Once the attitude estimate for the satellite is determined, the satellite will use its on-board cameras to take images of the Earth, Moon, bright stars, and the ISON comet (C/2012 S1) which will be reaching perihelion in November 2013. If the team are able to take pictures bright stars, then they should be able to determine the attitude of the satellite to help verify the CDGPS estimate of the attitude. The satellite will then telemeter down mission data to the Ground Segment. This data consists of images, GPS data, Telemetry, and Command and Data Handling logs. The satellite maneuvers so that the antenna is always pointed towards the Ground Segment during data transfer.

After all the necessary pictures are taken, the CUSat team will perform test maneuvers using the pulse plasma thrusters. First, they will tilt the spin angular momentum. They do not want to change the magnitude, only the direction of this vector. Secondly, they will raise and lower our orbit of the satellite. In order to raise or lower the orbit, CUSat needs to fire its PPT thrusters in the direction, or against the direction of its velocity, respectively.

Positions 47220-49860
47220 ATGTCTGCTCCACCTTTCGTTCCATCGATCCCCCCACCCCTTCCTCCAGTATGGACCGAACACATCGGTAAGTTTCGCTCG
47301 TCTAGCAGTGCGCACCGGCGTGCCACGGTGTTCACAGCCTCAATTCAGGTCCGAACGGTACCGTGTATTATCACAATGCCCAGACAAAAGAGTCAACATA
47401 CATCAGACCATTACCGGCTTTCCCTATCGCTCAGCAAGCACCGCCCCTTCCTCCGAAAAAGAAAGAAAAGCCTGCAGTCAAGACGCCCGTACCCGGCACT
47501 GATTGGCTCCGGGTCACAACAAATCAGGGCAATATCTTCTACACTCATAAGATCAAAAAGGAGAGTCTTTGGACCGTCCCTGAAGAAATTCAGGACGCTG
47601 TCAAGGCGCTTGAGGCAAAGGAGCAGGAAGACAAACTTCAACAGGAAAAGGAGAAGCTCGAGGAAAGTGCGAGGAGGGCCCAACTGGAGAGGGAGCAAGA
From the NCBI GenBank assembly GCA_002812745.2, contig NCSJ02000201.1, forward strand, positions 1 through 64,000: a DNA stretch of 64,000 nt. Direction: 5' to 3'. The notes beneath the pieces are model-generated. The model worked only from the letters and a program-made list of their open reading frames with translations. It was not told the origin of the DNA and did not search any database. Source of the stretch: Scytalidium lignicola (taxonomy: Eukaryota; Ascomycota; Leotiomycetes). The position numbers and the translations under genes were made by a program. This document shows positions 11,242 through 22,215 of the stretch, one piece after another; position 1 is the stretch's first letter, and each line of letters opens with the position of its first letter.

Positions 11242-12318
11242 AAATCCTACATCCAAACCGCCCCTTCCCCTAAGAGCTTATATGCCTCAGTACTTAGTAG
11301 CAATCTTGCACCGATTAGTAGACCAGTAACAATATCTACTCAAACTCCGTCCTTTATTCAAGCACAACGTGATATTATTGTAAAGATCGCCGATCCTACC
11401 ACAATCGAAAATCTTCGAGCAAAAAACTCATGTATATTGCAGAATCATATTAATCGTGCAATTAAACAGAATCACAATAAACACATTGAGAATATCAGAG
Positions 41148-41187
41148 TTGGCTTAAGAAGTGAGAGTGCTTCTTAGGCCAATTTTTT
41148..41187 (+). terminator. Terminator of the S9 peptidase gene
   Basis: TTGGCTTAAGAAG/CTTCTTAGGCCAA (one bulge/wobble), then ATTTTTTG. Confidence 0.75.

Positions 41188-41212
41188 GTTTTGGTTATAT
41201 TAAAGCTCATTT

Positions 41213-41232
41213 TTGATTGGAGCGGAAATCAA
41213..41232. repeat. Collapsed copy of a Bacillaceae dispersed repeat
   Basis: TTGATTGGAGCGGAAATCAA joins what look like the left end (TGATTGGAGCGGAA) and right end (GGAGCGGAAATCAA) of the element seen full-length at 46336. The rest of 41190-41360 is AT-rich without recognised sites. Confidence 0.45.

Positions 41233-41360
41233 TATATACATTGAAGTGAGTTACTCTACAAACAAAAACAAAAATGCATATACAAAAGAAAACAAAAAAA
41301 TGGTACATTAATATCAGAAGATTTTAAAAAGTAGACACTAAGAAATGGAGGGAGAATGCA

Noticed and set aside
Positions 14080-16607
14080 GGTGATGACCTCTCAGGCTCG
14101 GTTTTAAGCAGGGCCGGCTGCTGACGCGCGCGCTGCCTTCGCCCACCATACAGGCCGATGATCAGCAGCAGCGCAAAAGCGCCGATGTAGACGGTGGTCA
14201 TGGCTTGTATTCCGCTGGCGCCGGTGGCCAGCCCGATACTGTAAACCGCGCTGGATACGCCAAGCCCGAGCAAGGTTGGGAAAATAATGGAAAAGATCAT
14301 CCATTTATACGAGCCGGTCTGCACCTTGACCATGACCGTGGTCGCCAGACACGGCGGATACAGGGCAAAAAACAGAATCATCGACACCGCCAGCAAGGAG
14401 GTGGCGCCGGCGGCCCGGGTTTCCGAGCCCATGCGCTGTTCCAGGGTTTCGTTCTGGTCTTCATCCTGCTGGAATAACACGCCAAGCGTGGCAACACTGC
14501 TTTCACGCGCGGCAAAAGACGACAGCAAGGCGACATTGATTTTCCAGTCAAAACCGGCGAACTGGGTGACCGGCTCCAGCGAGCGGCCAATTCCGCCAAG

The frequencies are:
• CUSat-1   437.405 MHz
• CUSat-2   437.485 MHz
• Cross link 437.305 MHz

For more details see


IARU Amateur Satellite Frequency Coordination Status

Plasma Powered Amateur Radio Satellite PROITERES Launched

The Japanese amateur radio satellite PROITERES was launched Sunday, September 9 at 0423 UT on PSLV-C21 from the Indian Space Research Organisation (ISRO) Satish Dhawan space centre. The satellite SPOT6 was on the same launch into a 654 km × 643 km, 98.28º inclination orbit. The rocket was fitted with the mini Redundant Strapdown Inertial Navigation System (mRESINS).